It’s possible that earth will get an attack from outer space that’s going to destroy our life?

Statistically extremely difficult, but yes, possible. More or less like the “anonymous proxy” story told by Mr. Hafner to cover the fact that they are the ones behind the infosecurityguard.com fake “independent security review”.

Hey, I don’t need anything else to convince myself or to let the smart person have his own thoughts on this.

I just think that the best way for SecurStar to get out of this mess would probably be to provide public excuses to the hacking community for abusing the name and reputation of real independent security researches, for the sake of a marketing stunt.

Regards,

Fabio Pietrosanti

p.s. I am currently waiting for some other infos that will more precisely confirm that what Mr. Hafner is saying is not properly true. Stay tuned.

Evidence that infosecurityguard.com/notrax is SecurStar GmbH Phonecrypt – A fake independent research on voice crypto

Below evidence that the security review made by an anonymous hacker on http://infosecurityguard.com is in facts a dishonest marketing plan by the SecurStar GmbH to promote their voice crypto product.

I already wrote about that voice crypto analysis that appeared to me very suspicious.

Now it’s confirmed, it’s a fake independent hacker security research by SecurStar GmbH, its just a marketing trick!

How do we know that Infosecurityguard.com, the fake independent security research, is a marketing trick from SecurStar GmbH?

1) I posted on http://infosecurityguard.com a comments to a post with a link to my blog to that article on israelian ministry of defense certification

2) The author of http://infosecurityguard.com went to approve the comment and read the link on my own blog http://infosecurity.ch

3) Reaching my blog he leaked the IP address from which he was coming 217.7.213.59 (where i just clicked on from wordpress statistic interface)

4) On http://217.7.213.59/panel there is the IP PBX interface of the SecurStar GmbH corporate PBX (openly reachable trough the internet!)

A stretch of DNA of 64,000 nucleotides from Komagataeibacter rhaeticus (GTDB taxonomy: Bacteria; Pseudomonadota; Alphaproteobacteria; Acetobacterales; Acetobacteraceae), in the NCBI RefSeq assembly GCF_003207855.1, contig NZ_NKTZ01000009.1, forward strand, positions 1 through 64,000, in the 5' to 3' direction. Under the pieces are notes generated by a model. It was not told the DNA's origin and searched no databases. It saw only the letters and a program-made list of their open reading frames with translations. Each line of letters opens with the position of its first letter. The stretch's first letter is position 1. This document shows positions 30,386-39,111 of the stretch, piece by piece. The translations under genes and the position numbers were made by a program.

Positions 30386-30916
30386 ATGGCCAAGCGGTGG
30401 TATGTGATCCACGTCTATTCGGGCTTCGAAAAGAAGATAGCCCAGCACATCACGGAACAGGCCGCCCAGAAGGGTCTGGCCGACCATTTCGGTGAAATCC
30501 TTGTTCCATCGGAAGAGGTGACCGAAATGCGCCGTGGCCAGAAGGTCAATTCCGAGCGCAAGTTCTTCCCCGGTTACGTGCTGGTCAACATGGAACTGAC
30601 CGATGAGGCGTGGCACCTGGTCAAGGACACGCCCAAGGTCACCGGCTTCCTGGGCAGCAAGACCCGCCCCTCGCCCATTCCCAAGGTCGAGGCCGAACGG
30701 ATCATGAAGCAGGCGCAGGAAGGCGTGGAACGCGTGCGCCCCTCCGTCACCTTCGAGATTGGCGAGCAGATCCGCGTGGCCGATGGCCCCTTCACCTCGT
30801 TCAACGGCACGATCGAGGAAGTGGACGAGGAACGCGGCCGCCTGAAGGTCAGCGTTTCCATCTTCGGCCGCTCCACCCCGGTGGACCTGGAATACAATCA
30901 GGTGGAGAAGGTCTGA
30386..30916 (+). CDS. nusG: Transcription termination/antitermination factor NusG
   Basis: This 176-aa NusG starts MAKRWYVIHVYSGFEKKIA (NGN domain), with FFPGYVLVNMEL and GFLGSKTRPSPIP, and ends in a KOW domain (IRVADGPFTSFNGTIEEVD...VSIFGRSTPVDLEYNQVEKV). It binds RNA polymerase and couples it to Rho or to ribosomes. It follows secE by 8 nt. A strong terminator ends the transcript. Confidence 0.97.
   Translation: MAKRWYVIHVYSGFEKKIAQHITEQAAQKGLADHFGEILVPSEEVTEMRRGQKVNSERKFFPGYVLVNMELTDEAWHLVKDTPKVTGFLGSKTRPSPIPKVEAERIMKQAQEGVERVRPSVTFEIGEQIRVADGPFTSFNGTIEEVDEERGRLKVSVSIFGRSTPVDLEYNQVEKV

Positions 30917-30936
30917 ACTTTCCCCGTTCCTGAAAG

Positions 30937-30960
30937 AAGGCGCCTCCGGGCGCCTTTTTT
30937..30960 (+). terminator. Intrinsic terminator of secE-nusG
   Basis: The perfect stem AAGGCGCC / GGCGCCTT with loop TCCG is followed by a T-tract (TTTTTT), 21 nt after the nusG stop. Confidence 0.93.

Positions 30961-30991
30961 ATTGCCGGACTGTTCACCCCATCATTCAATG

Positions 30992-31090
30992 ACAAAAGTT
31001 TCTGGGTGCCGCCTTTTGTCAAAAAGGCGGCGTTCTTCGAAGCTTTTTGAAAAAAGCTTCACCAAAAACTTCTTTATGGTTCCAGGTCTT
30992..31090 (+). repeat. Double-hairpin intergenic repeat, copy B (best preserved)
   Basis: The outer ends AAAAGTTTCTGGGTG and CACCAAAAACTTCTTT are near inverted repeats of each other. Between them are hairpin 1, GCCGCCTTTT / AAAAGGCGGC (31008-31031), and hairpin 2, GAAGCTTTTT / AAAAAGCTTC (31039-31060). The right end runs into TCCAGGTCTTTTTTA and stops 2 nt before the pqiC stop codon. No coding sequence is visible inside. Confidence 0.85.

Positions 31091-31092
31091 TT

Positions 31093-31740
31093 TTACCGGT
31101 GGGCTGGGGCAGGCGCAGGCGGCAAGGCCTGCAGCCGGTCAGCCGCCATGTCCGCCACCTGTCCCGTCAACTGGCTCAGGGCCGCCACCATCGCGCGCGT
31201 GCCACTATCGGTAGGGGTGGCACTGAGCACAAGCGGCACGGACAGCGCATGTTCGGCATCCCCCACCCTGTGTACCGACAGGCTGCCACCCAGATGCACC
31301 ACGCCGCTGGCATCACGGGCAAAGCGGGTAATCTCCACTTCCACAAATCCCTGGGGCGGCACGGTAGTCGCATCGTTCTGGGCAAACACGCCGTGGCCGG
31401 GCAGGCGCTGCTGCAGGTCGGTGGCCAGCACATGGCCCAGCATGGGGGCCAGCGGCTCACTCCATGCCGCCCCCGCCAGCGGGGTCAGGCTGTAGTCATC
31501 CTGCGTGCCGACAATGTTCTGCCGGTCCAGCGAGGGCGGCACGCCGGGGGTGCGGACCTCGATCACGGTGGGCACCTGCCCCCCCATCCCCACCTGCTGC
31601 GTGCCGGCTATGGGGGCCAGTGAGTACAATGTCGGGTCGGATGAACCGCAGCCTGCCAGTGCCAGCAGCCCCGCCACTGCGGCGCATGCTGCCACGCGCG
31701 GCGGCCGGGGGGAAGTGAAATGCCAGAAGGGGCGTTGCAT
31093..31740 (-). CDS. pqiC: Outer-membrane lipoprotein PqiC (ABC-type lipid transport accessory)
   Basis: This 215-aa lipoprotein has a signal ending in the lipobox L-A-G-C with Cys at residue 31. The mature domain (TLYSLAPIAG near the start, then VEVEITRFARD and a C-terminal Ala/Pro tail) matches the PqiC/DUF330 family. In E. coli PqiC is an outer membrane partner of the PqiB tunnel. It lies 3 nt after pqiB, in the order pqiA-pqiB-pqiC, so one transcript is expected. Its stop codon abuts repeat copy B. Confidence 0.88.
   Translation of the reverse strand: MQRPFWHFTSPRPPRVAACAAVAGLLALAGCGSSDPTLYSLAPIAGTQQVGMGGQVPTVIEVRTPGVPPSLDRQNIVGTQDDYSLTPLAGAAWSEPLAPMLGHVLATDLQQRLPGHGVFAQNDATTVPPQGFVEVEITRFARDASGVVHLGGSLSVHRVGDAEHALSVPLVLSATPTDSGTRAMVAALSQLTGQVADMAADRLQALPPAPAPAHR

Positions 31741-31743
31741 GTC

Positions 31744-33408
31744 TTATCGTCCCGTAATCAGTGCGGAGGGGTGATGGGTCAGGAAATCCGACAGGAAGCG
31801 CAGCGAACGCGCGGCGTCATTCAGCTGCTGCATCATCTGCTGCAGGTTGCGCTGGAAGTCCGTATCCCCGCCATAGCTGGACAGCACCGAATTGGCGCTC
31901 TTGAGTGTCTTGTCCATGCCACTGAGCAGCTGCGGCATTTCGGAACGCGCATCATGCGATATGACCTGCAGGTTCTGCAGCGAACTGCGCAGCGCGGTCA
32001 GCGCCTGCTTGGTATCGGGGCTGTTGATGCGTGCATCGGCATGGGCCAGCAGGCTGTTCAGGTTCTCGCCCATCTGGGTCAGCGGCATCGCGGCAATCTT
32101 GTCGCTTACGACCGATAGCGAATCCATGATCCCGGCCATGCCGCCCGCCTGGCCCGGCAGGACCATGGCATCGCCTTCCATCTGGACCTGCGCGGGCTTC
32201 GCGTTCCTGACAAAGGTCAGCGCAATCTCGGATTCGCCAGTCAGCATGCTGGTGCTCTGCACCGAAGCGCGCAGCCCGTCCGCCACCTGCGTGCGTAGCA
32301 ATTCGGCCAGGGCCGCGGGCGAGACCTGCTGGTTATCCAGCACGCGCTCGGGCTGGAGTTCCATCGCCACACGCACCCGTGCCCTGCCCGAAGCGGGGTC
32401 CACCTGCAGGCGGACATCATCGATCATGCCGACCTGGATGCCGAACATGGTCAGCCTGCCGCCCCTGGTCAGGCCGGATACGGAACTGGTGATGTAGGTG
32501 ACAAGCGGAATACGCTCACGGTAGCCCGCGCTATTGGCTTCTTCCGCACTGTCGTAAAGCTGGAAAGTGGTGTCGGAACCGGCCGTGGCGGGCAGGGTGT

5) The names of the internal PBX confirm 100% that it’s the SecurStar GmbH:

6) There is 100% evidence that the anonymous hacker of http://infosecurityguard.com is from SecurStar GmbH

Below the data and reference that let us discover that it’s all but a dishonest marketing tips and not an independent security research.

Kudos to Matteo Flora for it’s support and for his article in Debunking Infosecurityguard identity !

The http referral tricks

When you read a link going from a website to another one there is an HTTP protocol header, the “Referral”, that tell you from which page someone is going to another webpage.

The referral demonstrated that the authors of http://infosecurityguard.com read my post, because it was coming from http://infosecurityguard.com/wp-admin/edit-comments.php that’s the webpage you use as a wordpress author/editor to approve/refuse comments. And here there was the link.

That’s the log entry:

217.7.213.59 – - [30/Jan/2010:02:56:37 -0700] “GET /20100129/licensed-by-israel-ministry-of-defense-how-things-really-works/ HTTP/1.0″ 200 5795 “http://infosecurityguard.com/wp-admin/edit-comments.php” “Mozilla/4.0 (compatible; MSIE 8.0; Windows NT 5.1; Trident/4.0; GTB6.3; .NET CLR 1.1.4322; .NET CLR 2.0.50727; .NET CLR 3.0.4506.2152; .NET CLR 3.5.30729; InfoPath.2)”

The PBX open on the internet tell us that’s SecurStar GmbH

The SecurStar GmbH PBX is open on the internet, it contains all the names of their employee and confirm us that the author of http:/infosecurityguard.com is that company and is the anonymous hacker called Notrax.

Here there is their forum post where the SecurStar GmbH guys are debugging IPCOPfirewall & Asterisk together (so we see also details of what they use) where there is the ip 217.7.213.59 .

SecurStarproof.png

That’s also really fun!

They sell secure telephony but their company telephony system is openly vulnerable on the internet. :-)

I was thinking to call the CEO, Hafner, via SIP on his internal desktop PBX to announce we discovered him tricks.. :->

They measured their marketing activity

Looking at the logs of my website i found that they was sensing the google distribution of information for the following keywords, in order to understand how effectively they was able to attack competing products. It’s reasonable, if you invest money in a marketing campaign you want to see the results :-)

They reached my blog and i logged their search:

infosecurityguard+cryptophone

infosecurityguard+gold-lock

217.7.213.59 – - [30/Jan/2010:02:22:42 -0700] “GET / HTTP/1.0″ 200 31057 “http://www.google.de/search?sourceid=navclient&ie=UTF-8&rlz=1T4SKPB_enDE350DE350&q=infosecurityguard+cryptophone” “Mozilla/4.0 (compatible; MSIE 8.0; Windows NT 5.1; Trident/4.0; GTB6.3; .NET CLR 1.1.4322; .NET CLR 2.0.50727; .NET CLR 3.0.4506.2152; .NET CLR 3.5.30729; InfoPath.2)”